Republican looks to block DC bill to that gives carjackers weaker sentences

Republican declares war on D.C. crime with bill to BLOCK law that gives suspects weaker sentences for carjacking and gun possession in city ravaged by violence

  • Rep. Andrew Clyde is introducing a bill to crack down on DC’s new criminal code
  • Comes as GOP tries to take more control over the rule of Washington, D.C. 
  • City Council overruled Mayor Bowser’s veto to decrease penalties for carjacking

House Republicans are looking to crack down on crime in Washington, D.C. by intervening in the District’s attempt to decrease penalties for violent crimes like carjacking and gun possession.

Representative Andrew Clyde is leading the charge and will introduce legislation to block the D.C. Council’s recent criminal code reform, which was unsuccessfully vetoed by Mayor Muriel Bowser but overruled unanimously by the council.

Capitol Hill is physically in Washington, D.C. and the U.S. Congress holds authority to have final say over local affairs and legislation before it can become law.

Clyde, part of the hardline conservative House Freedom Caucus, told Axios the bill to block new reforms in coming weeks will look to ‘stop this insanity in its tracks.’ 

Representative Andrew Clyde (pictured speaking with House Speaker Kevin McCarthy) is introducing legislation to crack down on new criminal code passed by D.C. Council this month

Representative Andrew Clyde (pictured speaking with House Speaker Kevin McCarthy) is introducing legislation to crack down on new criminal code passed by D.C. Council this month

Despite a massive rise in crime, D.C. Council voted unanimously to decrease penalties and maximum sentences for carjackings and gun possession

Despite a massive rise in crime, D.C. Council voted unanimously to decrease penalties and maximum sentences for carjackings and gun possession

The Georgia congressman wants to strip D.C. of its autonomy completely and have Congress rule over the jurisdiction, and is starting with tackling the city’s handling of crime.

Democrats, however, say this is an overstep.

‘These Republican staffers don’t know the difference between the Home Rule Act and the Magna Carta,’ local Democratic consultant Chuck Thies said.

The move from GOP lawmakers is a hard right turn from the Democratic-led House efforts in the last Congress, which was on Mayor Bowser’s side when it came to establishing statehood for Washington, D.C.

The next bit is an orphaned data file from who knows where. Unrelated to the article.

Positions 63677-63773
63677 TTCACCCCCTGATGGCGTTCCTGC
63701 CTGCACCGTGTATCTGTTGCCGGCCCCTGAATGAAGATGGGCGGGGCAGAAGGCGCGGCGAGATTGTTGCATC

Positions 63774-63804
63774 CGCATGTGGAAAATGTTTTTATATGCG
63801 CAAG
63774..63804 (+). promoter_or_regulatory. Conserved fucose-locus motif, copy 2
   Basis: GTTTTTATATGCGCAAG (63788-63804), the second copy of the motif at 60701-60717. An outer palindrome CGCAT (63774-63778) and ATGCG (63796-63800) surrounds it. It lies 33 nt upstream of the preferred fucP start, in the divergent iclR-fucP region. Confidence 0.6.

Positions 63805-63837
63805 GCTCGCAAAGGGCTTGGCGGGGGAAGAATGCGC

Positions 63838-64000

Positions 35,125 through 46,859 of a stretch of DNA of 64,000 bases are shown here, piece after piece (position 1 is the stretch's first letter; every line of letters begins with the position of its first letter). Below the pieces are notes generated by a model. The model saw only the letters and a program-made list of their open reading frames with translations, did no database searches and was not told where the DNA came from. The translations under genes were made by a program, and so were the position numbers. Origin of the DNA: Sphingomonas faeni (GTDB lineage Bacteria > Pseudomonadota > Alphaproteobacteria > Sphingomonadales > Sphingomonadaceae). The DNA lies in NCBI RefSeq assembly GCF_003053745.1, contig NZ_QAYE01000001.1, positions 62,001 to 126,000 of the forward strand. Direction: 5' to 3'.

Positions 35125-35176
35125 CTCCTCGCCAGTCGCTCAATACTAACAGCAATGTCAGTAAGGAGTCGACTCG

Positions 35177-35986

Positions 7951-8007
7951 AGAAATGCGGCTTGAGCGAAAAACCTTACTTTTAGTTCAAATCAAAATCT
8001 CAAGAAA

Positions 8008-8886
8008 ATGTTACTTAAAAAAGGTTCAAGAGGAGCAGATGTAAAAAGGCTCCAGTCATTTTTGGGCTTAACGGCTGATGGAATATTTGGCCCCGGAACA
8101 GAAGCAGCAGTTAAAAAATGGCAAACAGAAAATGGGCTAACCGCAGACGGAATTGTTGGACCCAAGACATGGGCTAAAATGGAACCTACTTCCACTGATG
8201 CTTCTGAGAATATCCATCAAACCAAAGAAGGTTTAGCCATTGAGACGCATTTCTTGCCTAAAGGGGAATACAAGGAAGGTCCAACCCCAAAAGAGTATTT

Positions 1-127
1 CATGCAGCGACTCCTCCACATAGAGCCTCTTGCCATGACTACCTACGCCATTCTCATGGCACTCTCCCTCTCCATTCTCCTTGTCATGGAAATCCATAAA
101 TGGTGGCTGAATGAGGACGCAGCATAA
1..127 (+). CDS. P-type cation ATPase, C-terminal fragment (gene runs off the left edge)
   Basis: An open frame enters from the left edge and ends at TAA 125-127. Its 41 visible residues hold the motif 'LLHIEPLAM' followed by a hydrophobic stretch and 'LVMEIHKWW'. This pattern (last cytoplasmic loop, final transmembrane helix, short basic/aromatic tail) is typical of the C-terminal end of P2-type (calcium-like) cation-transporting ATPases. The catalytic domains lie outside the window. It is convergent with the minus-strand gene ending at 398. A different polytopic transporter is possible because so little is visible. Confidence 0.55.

Senator Bill Hagerty of Tennessee plans to introduce an identical version of Clyde’s bill in the Senate, which still has a Democrat majority and is unlikely to pass and get to President Joe Biden’s desk.

Still, Republicans are hoping to drum up hearings and media headlines with the latest proposal even if they are unsuccessful legislatively.

D.C. Mayor Muriel Bowser attempted to veto the bill but was unsuccessful against the unanimous city council efforts

D.C. Mayor Muriel Bowser attempted to veto the bill but was unsuccessful against the unanimous city council efforts

D.C. City Council voted unanimously this month to reform its criminal code and lessen penalties for violent crimes including dropping the maximum sentences for carjacking and gun possession.

Under this new code the maximum sentence for carjackings would drop from the current 40 years to 24 years behind bars.

‘I don’t support a litany of pieces of legislation that came out of the council related to public safety,’ Mayor Bowser told Axios on Tuesday.

Notably, staffing at D.C. Metro Police Department (MPD) has hit a new low dating back to at least 1999. The number of sworn staff is at 3376 to start of Fiscal Year 2023 – as anti-law enforcement sentiments have spread throughout the district and nation.

It also comes after the D.C. City Council voted to slash $15 million for police in its latest budget, which led to a hiring freeze. 

Additionally, crime has increased exponentially in the district in recent years with back-to-back years of more than 200 murders and five years of increasing carjackings.

Congress has already started coming after D.C.’s ability to rule itself this year.

Oversight Committee Chairman James Comer introduced legislation to block the District from allowing non-citizen residents to vote in local elections – and Senator Tom Cotton is expected to bring a senate version of the legislation soon.

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